dc.description.abstract<table><tr><td colspan="2" class="item-title">Employee Health Fair Data as Evidence for Designing Health Promotion Programs</td></tr><tr class="item-sponsor"><td class="label">Conference Sponsor:</td><td class="value">Sigma Theta Tau International</td></tr><tr class="item-year"><td class="label">Conference Year:</td><td class="value">2007</td></tr><tr class="item-author"><td class="label">Author:</td><td class="value">Wynd, Christine A., RN, PhD, CNAA</td></tr><tr class="item-institute"><td class="label">P.I. Institution Name:</td><td class="value">The University of Akron</td></tr><tr class="item-author-title"><td class="label">Title:</td><td class="value">Professor of Nursing</td></tr><tr class="item-email"><td class="label">Email:</td><td class="value">cwynd@uakron.edu</td></tr><tr><td colspan="2" class="item-abstract">[Research Presentation] The purpose of this study was to assess health data of hospital employees in order to design future health promotion programs targeted to the desires and goals of participants. Hospital employees (N = 1295) participated in separate health fairs over a 3-year period and provided health profile data about actual health status, perceptions of health, health habits, and health needs. Height, weight, body mass index (BMI), self-reported ratings of stress, and metabolic screens for total cholesterol, high density lipoproteins (HDL), cholesterol/HDL ratios, blood sugar levels, and systolic and diastolic blood pressures constituted actual health status information.&aacute; Questionnaires elicited information about perceptions of health, health habits, and health needs. The Transtheoretical Model for Change (TTM) served as a framework for the study and stages of change helped determine readiness for health behavior modifications. Actual health status demonstrated significantly lower total cholesterol readings, higher HDL levels, and lower systolic blood pressures over the 3-year period. Average individual body weights and BMIs did not change significantly; however, a slightly higher percentage of individuals fell into overweight and obese categories. Perceptions of health increased significantly over time.&aacute; Prevalence of smoking remained at 15% across all three years while the average exercise rate increased slightly from 2.95 to 3.09 times per week. Seventy-four percent of employees reported feeling overweight and desired to lose an average of 32 pounds per individual; 51% of employees wanted to increase their daily physical activity levels.&aacute; Forty-seven percent of employees were in the action stage of the TTM and were ready to move toward full behavior change adoption and maintenance. Employee health data can provide evidence for designing health promotion programs and may serve as a foundation for future health planning. Currently, interventions are being planned to assist employees with full change adoption and maintenance of a weight control/exercise lifestyle.</td></tr></table>en_GB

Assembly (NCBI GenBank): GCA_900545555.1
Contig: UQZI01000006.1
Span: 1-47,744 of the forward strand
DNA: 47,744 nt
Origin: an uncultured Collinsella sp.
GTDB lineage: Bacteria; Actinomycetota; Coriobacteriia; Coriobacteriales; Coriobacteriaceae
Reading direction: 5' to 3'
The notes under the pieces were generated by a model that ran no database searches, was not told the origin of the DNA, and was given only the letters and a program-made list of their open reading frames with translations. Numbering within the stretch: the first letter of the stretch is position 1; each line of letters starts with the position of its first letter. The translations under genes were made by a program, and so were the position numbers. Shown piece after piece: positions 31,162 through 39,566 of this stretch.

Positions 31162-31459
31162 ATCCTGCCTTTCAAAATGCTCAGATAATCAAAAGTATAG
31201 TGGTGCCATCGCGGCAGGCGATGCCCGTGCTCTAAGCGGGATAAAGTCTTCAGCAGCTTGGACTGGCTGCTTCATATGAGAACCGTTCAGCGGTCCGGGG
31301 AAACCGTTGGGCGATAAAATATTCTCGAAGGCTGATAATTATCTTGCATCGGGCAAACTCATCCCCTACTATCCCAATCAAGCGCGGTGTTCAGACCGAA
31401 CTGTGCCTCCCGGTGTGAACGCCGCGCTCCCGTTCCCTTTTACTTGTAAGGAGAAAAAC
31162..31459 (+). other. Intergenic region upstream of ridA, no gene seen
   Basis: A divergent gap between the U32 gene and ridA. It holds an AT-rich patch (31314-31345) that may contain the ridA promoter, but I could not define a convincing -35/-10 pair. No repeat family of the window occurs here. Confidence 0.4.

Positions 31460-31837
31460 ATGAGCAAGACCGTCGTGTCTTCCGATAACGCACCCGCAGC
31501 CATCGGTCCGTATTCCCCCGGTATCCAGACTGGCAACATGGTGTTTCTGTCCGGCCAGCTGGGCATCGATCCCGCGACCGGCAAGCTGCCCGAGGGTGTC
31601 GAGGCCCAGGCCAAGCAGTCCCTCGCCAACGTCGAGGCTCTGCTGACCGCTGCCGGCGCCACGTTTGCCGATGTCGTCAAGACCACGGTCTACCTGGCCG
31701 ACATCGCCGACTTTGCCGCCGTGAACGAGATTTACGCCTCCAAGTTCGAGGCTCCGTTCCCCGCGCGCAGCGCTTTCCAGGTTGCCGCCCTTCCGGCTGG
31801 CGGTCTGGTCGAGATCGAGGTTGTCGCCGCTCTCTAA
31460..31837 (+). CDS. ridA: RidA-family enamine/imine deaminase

dc.date.available2011-10-26T13:43:41Z-
dc.date.issued2011-10-17en_GB
dc.date.accessioned2011-10-26T13:43:41Z-
dc.description.sponsorshipSigma Theta Tau Internationalen_GB